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Q.1) Critically examine the impact of urbanization on water bodies. What are the various government interventions in tackling loss of urban water bodies in India? Suggest remedial measures. Answer: The one thing that is common to Mumbai, Srinagar and Chennai floods highlights how unfettered urbanisation has led to the depletion of water bodies in urban areas, which has pushed urban floods. Impact of urbanisation on water bodies:
  1. City planners have willfully neglected and destroyed these water bodies.
  2. Water bodies are encroached for development needs.
  3. Pollution of water bodies as they are dumped with sewage and garbage.
  4. Because of unplanned urbanization, much of the landscape around the lakes has been covered by impervious surfaces. As a result, instead of rainwater, it is the sewage and effluents that are filling up urban water bodies.
Govt interventions:
  1. National lake conservation plan
  2. National Water Mission under National Action Plan on Climate Change
  3. National Water Policy
  4. Policy on Rain Water Harvesting
  5. The water (prevention and control of pollution) rules
  6. The water (prevention and control of pollution) act
  7. The water (prevention and control of pollution) cess act
Remedial measures:
  1. Planned urbanisation
  2. Developing local solutions like rainwater harvesting that involve the communities around water bodies.
  3. Reclamation of water bodies by desilting and periodic dredging.
  4. Strict implementation of environmental regulations.
  5. Developing local waste disposal mechanisms.
  Q.2) What are the barriers that currently stop Indian membership to APEC? Discuss the advantages of APEC's membership for India. What should India do to move towards its aim of APEC membership? Answer: The Asia-Pacific Economic Cooperation (APEC) is a regional economic forum established in to leverage the growing interdependence of the Asia-Pacific. Barriers preventing Indian membership:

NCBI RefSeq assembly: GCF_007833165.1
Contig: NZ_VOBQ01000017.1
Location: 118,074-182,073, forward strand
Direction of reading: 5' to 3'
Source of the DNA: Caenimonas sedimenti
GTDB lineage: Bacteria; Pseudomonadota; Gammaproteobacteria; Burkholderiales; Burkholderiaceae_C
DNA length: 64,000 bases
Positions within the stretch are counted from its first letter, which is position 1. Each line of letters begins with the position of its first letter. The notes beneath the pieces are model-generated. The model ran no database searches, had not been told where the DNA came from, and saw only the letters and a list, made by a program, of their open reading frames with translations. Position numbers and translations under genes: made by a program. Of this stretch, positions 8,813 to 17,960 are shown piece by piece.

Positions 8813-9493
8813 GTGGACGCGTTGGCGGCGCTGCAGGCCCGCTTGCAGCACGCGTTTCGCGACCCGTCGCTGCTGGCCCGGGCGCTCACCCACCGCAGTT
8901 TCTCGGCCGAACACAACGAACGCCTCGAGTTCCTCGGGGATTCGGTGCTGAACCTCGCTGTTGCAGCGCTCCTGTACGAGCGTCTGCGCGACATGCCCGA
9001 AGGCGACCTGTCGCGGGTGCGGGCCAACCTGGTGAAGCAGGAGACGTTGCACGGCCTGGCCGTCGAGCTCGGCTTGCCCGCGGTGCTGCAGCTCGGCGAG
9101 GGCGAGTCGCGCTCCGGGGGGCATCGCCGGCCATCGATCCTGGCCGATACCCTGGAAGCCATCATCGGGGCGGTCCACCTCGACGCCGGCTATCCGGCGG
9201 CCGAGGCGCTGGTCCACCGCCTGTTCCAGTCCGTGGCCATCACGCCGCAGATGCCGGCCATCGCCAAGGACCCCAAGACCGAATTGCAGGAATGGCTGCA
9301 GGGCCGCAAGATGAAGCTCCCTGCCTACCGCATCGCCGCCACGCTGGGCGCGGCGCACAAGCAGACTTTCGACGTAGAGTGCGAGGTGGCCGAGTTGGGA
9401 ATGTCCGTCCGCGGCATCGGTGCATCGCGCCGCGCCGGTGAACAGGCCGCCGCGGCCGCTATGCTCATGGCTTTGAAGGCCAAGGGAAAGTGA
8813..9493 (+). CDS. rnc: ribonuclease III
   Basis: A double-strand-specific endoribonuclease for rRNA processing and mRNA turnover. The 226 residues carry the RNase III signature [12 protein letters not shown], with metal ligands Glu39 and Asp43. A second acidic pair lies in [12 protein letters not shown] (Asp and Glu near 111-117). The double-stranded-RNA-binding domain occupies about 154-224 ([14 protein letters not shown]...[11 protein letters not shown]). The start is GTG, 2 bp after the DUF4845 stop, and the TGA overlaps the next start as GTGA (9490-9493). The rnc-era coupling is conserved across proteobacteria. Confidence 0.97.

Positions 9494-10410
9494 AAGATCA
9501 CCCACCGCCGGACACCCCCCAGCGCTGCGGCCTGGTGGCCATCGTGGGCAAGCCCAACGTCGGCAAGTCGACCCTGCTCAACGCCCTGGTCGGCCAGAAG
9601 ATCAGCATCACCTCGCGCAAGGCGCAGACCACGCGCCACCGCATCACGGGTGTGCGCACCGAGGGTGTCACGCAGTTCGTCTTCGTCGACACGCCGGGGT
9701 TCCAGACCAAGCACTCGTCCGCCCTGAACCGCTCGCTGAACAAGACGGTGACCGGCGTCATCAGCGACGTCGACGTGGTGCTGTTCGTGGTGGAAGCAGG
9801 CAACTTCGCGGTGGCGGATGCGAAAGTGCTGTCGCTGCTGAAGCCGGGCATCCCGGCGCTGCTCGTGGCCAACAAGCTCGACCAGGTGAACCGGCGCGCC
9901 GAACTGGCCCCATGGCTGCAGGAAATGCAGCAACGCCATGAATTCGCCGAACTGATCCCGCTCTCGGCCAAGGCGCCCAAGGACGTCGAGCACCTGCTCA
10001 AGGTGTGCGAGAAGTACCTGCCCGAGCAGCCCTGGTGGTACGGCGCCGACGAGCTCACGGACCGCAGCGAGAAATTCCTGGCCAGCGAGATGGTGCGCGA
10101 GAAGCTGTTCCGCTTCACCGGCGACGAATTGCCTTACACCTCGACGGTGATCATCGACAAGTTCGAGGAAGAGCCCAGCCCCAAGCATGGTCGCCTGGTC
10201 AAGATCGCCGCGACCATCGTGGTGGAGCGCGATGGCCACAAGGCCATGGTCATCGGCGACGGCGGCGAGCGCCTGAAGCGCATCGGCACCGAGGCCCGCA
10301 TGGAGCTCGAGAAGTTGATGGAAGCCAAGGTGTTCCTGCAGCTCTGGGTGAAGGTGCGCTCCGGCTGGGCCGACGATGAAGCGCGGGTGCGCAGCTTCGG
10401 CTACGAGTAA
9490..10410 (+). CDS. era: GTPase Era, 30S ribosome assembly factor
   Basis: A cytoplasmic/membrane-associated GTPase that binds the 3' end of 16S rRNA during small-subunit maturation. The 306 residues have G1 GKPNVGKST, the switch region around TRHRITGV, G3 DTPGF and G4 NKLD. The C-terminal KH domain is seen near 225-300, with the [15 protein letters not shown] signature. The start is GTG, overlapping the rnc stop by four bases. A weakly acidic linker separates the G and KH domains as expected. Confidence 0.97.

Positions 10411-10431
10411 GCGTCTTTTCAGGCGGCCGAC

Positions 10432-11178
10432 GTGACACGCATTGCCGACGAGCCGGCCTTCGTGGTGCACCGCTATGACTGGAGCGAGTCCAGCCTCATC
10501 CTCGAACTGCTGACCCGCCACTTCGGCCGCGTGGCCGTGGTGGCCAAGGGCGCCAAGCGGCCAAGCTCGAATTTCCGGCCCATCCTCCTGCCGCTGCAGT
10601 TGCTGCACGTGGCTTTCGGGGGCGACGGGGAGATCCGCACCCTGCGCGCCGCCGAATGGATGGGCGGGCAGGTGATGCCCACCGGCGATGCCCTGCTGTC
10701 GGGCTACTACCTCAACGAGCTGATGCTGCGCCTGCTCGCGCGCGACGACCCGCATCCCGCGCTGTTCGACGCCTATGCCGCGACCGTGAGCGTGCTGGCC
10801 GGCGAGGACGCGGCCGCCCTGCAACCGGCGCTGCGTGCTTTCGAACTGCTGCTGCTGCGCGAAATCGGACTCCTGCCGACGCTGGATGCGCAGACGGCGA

1. Some APEC members do not view India’s politics and policies as supportive of wide regional integration and wider trade options.
  2. They cite India’s record of trade talks in WTO as well as bilateral ones.
  3. India is also seen as not having done enough to gain support of APEC members.
  4. Key elements in the Indian bureaucratic, business, and political spheres resist the further opening of India’s market, which limits the government’s options in trade and bilateral investment negotiations.
  5. India’s large trade deficit has not only blocked progress, it has even led the government to review its current bilateral trade agreements.
Advantages of membership:
  1. It would buttress Indian economic growth and development because of increased access to foreign markets, investment etc.,
  2. APEC mechanisms and best practices will help Indian officials and businesses become more competitive and better prepared for the changing global economy.
  3. Through its processes and guidelines, APEC will facilitate India’s implementation of the economic reforms it needs to compete.
  4. APEC membership would also help India prepare for potential inclusion in emerging trade agreements of the region.
Way ahead for India: